“Cartoonists don’t make much, but other syndicates pay cartoonists even worse than we do,” Cagle said. “The idea of another syndicate hiring a cartoonist, to start with zero papers, and sell new papers one by one, looking at twenty or thirty papers as a success — that just isn’t an attractive alternative for an editorial cartoonist who wants to have his work seen by the largest possible audience.”
Cagle Cartoons isn’t the only syndicate snapping up political cartoonists. Creators has added Pennsylvania-based Tom Stiglich, and Andy Marlette, staff cartoonist for the Pensacola (Fla.) News Journal and nephew of the late Pulitzer Prize-winner Doug Marlette. Newcombe said there’s potential for growth in sales of editorial cartoons due to the nature of the media and the impact of the online world.
“When Steve Breen drew his Manti Te’o cartoon, it was plastered all over the news. ESPN First Take did an entire segment on it,” said Newcombe, noting that his customers prefer quality individual cartoonists over the one-size-fits-all nature of a package deal.
“Really good cartoonists don’t just go viral, they go mainstream,” Newcombe said. “You get what you pay for.”
Over at Universal Uclick, Glynn said it’s difficult to predict the potential for sales growth in political cartoons. Uclick has its own package of content, the NEA Package, but it’s intended for small markets and not sold to larger newspaper clients.
“My feeling is we’re selling newspapers quality over quantity, and it’s what our customers really seem to prefer,” Glynn said.
Perhaps the toughest sell in the current marketplace is promoting traditional editorial columns to editors who are increasingly looking for free local content to help balance their tight budget.
Glynn said Universal Uclick will soon be launching a new column from a St. Louis writer who covers issues related to parenting in the 21st century. He said it’s a great column, but he’s tried to temper the expectations of all involved.
“We have high hopes, but we’ll see what happens,” Glynn said.
Although Cagle Cartoons does have a stable of columnists that includes big names such as Michael Reagan, Cagle admitted that it’s a tough sell, and said that if columns weren’t available as part of the overall Cagle package, not too many editors would pay more to run them.
“I don’t see a good business model for columnists, except to use the columns as promotion for their (the authors’) books and speaking engagements,” Cagle said.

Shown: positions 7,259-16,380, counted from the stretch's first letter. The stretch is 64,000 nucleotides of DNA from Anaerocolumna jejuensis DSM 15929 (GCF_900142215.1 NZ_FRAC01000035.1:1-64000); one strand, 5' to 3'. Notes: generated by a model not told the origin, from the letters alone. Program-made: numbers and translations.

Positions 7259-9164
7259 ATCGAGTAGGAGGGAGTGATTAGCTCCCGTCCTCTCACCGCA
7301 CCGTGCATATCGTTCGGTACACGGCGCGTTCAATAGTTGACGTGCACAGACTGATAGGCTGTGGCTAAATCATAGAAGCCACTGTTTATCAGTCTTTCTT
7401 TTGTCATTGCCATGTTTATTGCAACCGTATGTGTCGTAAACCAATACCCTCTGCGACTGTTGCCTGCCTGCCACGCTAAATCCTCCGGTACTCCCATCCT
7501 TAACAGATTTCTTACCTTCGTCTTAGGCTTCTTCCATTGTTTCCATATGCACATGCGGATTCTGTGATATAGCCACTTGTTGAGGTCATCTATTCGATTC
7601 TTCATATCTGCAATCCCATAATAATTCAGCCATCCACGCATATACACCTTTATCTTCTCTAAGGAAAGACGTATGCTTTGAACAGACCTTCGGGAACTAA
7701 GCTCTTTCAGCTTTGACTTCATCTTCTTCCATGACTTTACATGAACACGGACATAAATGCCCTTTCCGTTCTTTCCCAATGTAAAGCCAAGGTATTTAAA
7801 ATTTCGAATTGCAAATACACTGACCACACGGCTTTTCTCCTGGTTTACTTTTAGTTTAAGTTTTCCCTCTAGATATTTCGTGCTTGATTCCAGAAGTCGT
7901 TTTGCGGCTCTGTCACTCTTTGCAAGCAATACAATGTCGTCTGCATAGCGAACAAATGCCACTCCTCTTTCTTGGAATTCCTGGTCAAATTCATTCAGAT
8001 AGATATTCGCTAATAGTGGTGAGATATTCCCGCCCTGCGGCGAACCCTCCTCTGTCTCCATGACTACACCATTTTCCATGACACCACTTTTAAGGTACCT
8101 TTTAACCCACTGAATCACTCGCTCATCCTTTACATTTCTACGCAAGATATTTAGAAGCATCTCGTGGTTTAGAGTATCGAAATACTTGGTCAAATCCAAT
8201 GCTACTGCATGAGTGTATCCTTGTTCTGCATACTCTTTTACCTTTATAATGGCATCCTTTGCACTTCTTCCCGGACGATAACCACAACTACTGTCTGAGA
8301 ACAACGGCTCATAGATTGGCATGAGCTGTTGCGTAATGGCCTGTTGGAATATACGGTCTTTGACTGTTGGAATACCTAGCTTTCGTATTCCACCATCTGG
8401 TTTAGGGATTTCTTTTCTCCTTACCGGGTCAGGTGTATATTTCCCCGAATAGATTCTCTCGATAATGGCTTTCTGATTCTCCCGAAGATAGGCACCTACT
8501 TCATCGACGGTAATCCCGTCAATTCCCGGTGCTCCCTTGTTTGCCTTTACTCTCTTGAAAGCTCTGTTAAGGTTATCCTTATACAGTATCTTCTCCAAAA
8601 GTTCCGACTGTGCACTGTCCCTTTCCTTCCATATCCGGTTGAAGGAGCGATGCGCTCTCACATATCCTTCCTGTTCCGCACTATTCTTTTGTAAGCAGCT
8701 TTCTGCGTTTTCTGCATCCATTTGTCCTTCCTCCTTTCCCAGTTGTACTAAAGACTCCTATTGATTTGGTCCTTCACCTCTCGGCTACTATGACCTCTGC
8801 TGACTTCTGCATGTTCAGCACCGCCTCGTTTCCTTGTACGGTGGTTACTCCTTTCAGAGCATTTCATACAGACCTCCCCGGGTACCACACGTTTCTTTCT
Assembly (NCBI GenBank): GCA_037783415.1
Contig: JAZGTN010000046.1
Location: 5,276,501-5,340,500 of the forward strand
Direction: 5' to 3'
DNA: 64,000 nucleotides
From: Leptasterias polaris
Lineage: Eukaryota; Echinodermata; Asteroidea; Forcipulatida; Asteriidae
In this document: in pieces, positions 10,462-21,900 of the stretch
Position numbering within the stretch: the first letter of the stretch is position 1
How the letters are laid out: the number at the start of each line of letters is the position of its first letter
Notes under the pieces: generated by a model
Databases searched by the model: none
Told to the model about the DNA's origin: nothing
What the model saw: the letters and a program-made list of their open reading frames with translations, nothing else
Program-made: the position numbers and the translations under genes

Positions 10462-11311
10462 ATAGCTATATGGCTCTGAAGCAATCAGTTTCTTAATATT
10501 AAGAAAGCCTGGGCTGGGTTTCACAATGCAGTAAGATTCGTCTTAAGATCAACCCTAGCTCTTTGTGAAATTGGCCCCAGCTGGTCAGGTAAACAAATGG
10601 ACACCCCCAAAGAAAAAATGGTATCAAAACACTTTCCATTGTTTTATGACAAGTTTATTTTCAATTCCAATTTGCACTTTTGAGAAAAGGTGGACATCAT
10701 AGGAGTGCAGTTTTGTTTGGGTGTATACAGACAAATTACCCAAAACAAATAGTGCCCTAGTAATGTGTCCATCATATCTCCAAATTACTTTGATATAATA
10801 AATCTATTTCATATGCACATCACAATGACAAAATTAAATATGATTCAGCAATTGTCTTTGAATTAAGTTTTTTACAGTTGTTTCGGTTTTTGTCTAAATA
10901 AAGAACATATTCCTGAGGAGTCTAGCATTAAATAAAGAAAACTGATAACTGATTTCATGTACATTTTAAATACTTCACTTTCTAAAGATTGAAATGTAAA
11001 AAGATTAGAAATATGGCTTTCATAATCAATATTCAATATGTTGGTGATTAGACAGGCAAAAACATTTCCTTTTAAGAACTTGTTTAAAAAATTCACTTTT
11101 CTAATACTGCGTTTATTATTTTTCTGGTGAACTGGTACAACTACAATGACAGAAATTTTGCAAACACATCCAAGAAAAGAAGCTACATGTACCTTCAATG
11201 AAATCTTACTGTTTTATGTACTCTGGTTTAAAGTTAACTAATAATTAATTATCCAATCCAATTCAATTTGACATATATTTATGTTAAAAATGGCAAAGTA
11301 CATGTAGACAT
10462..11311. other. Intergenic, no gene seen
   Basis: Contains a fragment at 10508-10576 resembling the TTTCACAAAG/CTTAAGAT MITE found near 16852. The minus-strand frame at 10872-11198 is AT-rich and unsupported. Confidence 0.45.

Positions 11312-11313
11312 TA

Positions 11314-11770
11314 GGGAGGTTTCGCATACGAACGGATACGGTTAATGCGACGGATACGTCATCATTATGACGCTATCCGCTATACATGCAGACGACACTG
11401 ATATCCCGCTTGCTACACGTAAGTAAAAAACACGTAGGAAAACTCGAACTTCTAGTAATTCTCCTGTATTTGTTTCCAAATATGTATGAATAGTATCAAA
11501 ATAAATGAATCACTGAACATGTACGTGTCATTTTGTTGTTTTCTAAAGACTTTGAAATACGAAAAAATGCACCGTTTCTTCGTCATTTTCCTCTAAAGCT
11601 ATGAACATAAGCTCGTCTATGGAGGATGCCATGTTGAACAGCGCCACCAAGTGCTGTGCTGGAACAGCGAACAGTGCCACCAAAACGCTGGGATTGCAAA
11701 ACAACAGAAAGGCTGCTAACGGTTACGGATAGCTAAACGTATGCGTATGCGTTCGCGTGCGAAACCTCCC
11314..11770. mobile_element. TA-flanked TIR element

Despite the tough sell, some syndicates are finding slivers of success selling columnists.
Newcombe said he attributes much of Creators’ success to syndicated columnists with household name appeal, such as Bill O’Reilly and Chuck Norris. This year, Creators not only added another Fox News contributor, Judge Andrew Napolitano, it also teamed up with polling pundit Scott Rasmussen on a weekly column that provides unique insights to current events in and out of Washington.
“Personally, I think most columnists are bad, and our sales show we have really good ones,” Newcombe said. “Even the newspapers industry as it is, there’s a lot of newshole, which presents an opportunity as long as you have great content to offer.”
One syndicate that’s taking a unique approach to columns and written content is Family Features. Started in 1979, Family Features works with clients such as General Mills and Home Depot to distribute their message through editorial content, including columns, recipes, and feature stories. What’s the major benefit for editors? Content is free, and topics range from travel to home and garden.
The company has an impressive array of newspaper clients, including The Dallas Morning News and the San Antonio Express-News. But does it cross an ethical line for editors who walk the tightrope between cutting costs and using advertorial content?
“We’re serious about adhering to tough editorial guidelines,” said Vickie Rocco, director of audience development at Family Features. She noted that the promotional aspect of the arrangement usually consists of quotes from experts at brands that have relevance to the content they produce.
“We provide quality editorial content that’s free to use,” said sales director Susanne Vielhauer. “Often people get confused. We’re not an advertising organization; we’re a syndication business funded by branded sponsors."
Despite offering big names in the political world such as Charles Krauthammer and George Will, the Washington Post News Service & Syndicate’s biggest surprise growth with a relative newcomer, Esther Cepeda, whose column now appears in nearly 170 newspapers nationwide.
“Esther is plugged into social media, so when editors run her columns, they’re often surprised by the reaction they get from readers,” said Alan Shearer, chief executive officer and editorial director at the Washington Post News Service & Syndicate.
Shearer said he thinks newspapers’ current preference for free local content is shortsighted and won’t wear well over time.
“There is a big limitation to what they can do,” said Shearer, who added that columnist Ruth Marcus has regular, off-the-record lunches with senators on both sides of the aisle. “That doesn’t mean it’s automatically better than what a local writer can offer, but she’s getting insight a local writer working for free will never have.
“Admittedly, it’s a tough market. You have to work hard to spread your ideas,” Shearer said. “But it can be done.”
Rob Tornoe is a cartoonist and reporter for Editor & Publisher and can be reached at firstname.lastname@example.org.